Do veiled chameleons change colour


Although they do not have the same colorizing capabilities as Panther Chameleons, Veiled Chameleons do change color. This unique transformation makes them a favorite exotic pet but watch out! Their color changes could be telling you something.

 

How does their Environment affect their Adaptations?

 

Chamaeleo calyptratus is indigenous to the middle east, mainly Yemen and Saudi Arabia. Unlike the tropical New World species of chameleon, the Veiled does not have the same kind of colorful backdrop. They are arboreal, meaning they live in trees, and so the base color of the Veiled Chameleon is between green and brown. 

The Veiled’s prehensile tail helps them to move about on precarious tree branches. They anchor their tail around their perch and reach very slowly towards the next branch. Their feet technically have five digits like our own, but theirs have evolved to grip branches, so they look a lot more like bird feet or oven mitts.

The mountain ranges they inhabit provide them with plenty of insects to eat. They use their spring-loaded tongue to capture prey, like grasshoppers and butterflies. They use their independently moving eyes to track prey and predators. Because they are such a slow-moving animal, they prefer to remain still when predators are nearby, rather than run away.

 In the wild, they do use their color for camouflage, but mainly its function is to absorb light and heat, and also to showcase their moods. We’ll discuss how to tell if your Veiled Chameleon is stressed out or excited. But first, let’s look at the mechanisms at play for their extraordinary transmutation.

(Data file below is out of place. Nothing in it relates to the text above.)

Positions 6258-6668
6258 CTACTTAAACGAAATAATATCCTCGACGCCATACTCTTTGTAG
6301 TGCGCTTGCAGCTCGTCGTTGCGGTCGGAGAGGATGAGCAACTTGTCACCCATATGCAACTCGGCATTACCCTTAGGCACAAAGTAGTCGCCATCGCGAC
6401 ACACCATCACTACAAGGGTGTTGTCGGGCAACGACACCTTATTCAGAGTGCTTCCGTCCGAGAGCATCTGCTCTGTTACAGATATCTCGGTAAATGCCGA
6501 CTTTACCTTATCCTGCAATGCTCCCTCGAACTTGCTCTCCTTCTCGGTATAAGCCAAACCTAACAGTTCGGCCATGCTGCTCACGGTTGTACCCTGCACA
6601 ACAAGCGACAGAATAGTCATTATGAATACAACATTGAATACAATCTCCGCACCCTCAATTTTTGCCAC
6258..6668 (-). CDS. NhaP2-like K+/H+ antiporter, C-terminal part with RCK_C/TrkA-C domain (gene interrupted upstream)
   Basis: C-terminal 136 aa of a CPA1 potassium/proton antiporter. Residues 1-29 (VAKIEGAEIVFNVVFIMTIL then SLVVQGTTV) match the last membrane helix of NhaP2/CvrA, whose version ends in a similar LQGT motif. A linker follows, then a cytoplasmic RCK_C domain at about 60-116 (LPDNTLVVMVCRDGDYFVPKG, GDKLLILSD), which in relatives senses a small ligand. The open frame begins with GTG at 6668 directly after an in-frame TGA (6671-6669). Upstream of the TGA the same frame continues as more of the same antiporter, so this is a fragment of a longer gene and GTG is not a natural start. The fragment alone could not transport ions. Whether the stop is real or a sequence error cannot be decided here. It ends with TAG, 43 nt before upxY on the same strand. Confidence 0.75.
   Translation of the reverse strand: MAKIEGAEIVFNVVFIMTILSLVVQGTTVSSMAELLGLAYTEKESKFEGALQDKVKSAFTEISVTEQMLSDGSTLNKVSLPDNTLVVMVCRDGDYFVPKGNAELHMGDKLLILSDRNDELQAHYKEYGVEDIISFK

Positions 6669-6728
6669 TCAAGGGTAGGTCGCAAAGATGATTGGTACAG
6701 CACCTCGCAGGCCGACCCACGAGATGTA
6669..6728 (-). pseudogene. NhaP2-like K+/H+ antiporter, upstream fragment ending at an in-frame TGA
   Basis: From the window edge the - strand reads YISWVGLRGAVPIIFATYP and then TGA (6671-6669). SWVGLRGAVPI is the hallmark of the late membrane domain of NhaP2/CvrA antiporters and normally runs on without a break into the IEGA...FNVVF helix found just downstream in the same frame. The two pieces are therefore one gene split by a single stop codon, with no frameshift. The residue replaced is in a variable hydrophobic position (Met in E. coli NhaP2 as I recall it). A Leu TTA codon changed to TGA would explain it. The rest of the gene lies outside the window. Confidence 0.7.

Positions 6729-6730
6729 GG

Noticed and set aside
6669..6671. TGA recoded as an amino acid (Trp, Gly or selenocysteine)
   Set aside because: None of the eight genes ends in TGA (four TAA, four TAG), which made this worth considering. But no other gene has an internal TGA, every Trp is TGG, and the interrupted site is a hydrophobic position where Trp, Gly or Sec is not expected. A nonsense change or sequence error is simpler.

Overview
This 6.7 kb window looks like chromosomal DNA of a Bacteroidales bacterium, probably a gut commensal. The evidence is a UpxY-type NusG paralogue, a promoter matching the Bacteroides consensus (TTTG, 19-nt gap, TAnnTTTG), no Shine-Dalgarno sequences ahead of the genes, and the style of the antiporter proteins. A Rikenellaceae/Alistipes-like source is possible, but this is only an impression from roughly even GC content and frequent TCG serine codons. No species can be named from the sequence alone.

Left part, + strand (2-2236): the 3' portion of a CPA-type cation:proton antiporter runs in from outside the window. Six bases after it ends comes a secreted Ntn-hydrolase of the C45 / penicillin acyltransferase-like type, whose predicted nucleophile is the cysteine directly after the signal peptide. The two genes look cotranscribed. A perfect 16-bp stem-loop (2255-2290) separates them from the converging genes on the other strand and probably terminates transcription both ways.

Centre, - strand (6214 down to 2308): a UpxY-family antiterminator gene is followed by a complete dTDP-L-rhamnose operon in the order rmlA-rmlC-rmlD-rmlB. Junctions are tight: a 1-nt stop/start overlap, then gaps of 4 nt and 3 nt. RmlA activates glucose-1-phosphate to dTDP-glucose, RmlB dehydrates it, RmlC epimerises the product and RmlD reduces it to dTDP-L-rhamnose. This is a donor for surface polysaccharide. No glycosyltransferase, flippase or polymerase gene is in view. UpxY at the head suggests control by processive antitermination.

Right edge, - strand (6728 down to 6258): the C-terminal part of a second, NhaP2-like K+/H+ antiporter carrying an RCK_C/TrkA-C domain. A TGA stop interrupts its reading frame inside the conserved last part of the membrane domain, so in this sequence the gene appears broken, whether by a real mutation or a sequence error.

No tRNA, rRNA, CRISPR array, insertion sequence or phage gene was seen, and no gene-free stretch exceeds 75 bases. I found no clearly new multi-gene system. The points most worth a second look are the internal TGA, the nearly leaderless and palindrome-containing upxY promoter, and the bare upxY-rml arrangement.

How do Veiled Chameleons change color? 

 

It’s in their skin cells:

All reptiles have two kinds of specialized color-capturing skin cells, melanocytes, and chromatophores. Melanocytes, located in the epidermis, the upper layer of skin, contain melanin. That’s the same black pigment that humans and other species use to create shades of color. 

Melanocytes on the surface of a reptile’s skin maintain an almost constant pigment though. Only when the reptile sheds do they transfer this melanin to the next layer of melanocytes. That’s why reptiles appear lighter in color when they shed.

Chromatophores, on the other hand, are located deeper in the dermis layer. The unique color of a Veiled Chameleon depends on three types of chromatophores: xanthophores, melanophores, and iridophores.